New Zealand v England: Alastair Cook will rue bowling decision
The opening day of the deciding third Test against New Zealand in Auckland turned out to be about the worst day England could have had.
Alastair Cook will be having a sleepless night after his decision to put the hosts in to bat after winning the toss backfired badly.
He clearly hoped that by putting New Zealand in his bowlers would seize the initiative, bowl them out and go on to win the game.
If England bowled New Zealand out for 330 to 340 and then levelled up with that sort of score they could put the hosts under real pressure in their second innings.
To bowl or not to bowl?
Former England opener Geoffrey Boycott: "I don't know why you would want to field first, possibly for two days, before you have a bat. There was nothing in the pitch, there has been no reverse swing and no spin for Monty."
Former England captain Michael Vaughan: "I would have done the same as Alastair Cook at the toss earlier, but the fact is I'd have been wrong as well."
Former New Zealand captain Jeremy Coney: "I'm loathe to blame Alastair Cook for putting New Zealand into bat first. All the signs were there that the pitch would assist the fast bowlers. However, it hasn't turned out that way."
You often see Test matches won or lost by the team batting third because they come under real pressure, so Cook was hoping for two bites at the cherry.
As it turned out, the Eden Park pitch offered very little assistance to the bowlers, whose performances were well below their usual high standards.
England are clearly weakened by the absence through injury of Graeme Swann but that does not explain the disappointing returns from England's attack in Auckland.
In general, they bowled too wide of off stump, allowing New Zealand to leave too much alone and as a unit they were not on top of their game.
Monty Panesar found length a problem and was hit into the stand three times over the short, straight boundaries at Eden Park.
He tried to counter the threat by bowling slower but that only resulted in him bowling too short and as a result he got pulled and cut. Eden Park is not a happy hunting ground for left-arm spinners - especially one short of confidence as Panesar clearly is.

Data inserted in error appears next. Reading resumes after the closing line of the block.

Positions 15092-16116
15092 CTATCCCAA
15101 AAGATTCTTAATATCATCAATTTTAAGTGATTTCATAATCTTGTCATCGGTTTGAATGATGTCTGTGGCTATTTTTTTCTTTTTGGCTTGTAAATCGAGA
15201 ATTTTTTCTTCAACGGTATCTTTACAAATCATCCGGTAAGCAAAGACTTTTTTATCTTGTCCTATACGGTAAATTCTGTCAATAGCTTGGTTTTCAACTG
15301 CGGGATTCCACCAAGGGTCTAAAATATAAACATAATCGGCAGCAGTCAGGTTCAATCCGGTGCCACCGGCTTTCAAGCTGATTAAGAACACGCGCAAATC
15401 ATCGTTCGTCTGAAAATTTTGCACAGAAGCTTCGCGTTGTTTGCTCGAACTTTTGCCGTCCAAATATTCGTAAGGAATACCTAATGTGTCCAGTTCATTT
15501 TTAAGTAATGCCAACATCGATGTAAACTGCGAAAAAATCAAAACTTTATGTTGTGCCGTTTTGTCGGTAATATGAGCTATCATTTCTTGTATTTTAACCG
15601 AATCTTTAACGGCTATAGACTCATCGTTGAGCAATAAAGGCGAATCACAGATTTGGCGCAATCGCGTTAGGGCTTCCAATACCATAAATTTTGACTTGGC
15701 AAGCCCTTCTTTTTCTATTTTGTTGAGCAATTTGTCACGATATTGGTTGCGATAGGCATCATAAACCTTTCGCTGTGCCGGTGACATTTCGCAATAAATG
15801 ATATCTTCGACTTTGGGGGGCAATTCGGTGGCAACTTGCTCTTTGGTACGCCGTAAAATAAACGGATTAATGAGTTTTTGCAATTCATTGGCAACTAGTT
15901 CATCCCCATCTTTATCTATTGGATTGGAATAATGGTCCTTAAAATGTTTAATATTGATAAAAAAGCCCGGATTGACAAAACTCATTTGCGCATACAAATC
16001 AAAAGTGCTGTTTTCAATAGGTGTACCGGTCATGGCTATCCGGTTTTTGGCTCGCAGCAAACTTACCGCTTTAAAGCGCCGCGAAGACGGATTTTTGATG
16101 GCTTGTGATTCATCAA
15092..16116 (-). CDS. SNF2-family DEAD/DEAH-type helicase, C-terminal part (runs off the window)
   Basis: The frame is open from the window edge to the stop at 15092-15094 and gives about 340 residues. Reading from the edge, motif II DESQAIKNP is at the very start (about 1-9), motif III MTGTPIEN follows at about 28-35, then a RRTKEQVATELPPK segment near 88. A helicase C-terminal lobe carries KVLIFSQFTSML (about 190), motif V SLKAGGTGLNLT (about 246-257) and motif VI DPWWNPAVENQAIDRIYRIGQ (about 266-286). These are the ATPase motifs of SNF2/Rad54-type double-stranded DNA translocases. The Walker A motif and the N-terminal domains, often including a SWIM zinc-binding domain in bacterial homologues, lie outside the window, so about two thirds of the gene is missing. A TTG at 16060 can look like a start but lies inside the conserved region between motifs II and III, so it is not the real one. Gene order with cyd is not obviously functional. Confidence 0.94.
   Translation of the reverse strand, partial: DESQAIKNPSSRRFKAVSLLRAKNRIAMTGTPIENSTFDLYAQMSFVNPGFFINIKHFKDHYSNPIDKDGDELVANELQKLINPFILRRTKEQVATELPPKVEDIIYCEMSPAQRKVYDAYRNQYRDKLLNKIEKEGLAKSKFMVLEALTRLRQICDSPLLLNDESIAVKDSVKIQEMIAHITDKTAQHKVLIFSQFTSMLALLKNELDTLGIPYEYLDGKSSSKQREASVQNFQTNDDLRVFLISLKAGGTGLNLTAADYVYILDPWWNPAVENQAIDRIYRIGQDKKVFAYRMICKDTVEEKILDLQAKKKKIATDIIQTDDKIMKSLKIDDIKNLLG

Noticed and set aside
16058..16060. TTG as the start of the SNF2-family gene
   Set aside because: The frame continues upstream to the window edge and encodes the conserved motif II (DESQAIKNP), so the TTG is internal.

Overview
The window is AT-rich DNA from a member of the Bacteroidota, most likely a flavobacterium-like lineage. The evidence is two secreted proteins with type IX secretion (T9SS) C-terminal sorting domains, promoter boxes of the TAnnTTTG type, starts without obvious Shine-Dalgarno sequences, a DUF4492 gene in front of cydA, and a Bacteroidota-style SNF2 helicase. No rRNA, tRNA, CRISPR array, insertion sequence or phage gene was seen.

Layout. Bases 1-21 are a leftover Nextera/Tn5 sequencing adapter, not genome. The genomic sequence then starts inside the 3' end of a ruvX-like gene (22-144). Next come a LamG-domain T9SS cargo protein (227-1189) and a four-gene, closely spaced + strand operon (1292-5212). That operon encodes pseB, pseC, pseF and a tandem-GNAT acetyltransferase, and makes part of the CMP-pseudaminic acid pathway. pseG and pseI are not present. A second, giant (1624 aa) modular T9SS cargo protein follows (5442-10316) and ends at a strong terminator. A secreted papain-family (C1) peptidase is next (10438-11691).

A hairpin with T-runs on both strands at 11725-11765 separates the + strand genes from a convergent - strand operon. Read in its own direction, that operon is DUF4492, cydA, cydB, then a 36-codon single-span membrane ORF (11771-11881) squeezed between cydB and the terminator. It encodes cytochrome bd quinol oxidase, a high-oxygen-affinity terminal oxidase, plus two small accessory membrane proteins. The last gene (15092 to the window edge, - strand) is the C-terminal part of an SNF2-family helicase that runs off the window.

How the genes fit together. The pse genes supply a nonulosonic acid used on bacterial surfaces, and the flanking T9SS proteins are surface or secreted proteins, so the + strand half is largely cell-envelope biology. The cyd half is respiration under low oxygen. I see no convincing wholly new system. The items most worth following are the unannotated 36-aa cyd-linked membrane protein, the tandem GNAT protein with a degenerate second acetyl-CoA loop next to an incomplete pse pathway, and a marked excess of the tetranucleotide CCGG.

England will argue that they have not let New Zealand get away because they did not score the number of runs they might have done. However, they have got quick scorers to come and an excellent platform on which to build.
It is far too early to rule England out of this match. Even if New Zealand score 500, England could respond with something similar and Cook's decision at the toss would not look so bad.
New Zealand v England Tests
1st Test, Dunedin: Match drawn
2nd Test, Wellington, Match drawn
3rd Test, Auckland, 22-26 March
But what worried me was their body language. They were late out after tea to the point where the umpires were gesturing to them to come back out to the field. That is a terrible sign.
The team did not seem to want to go back out and never picked up their performance from that moment on. They drifted in the field and did not look like the Test team currently ranked second in the world.
That was because the bowlers realised they had a poor day and did not seem to have that attitude of 'let's get up and sort this out'. It was left to young batsman Joe Root dancing about in the field to get their spirits up.
England have got to snap themselves out of that mood and come back on the second day with an altogether different approach.
There is not a lot of help in this pitch, but to write it off as flat and say you cannot win the game is nonsense. They need to believe that they can get back into the game and when a half chance comes along they need to take it.
If legendary West Indies pacemen Michael Holding, Malcolm Marshall and Colin Croft were bowling on that pitch I don't think you would hear many people saying it was a flat wicket.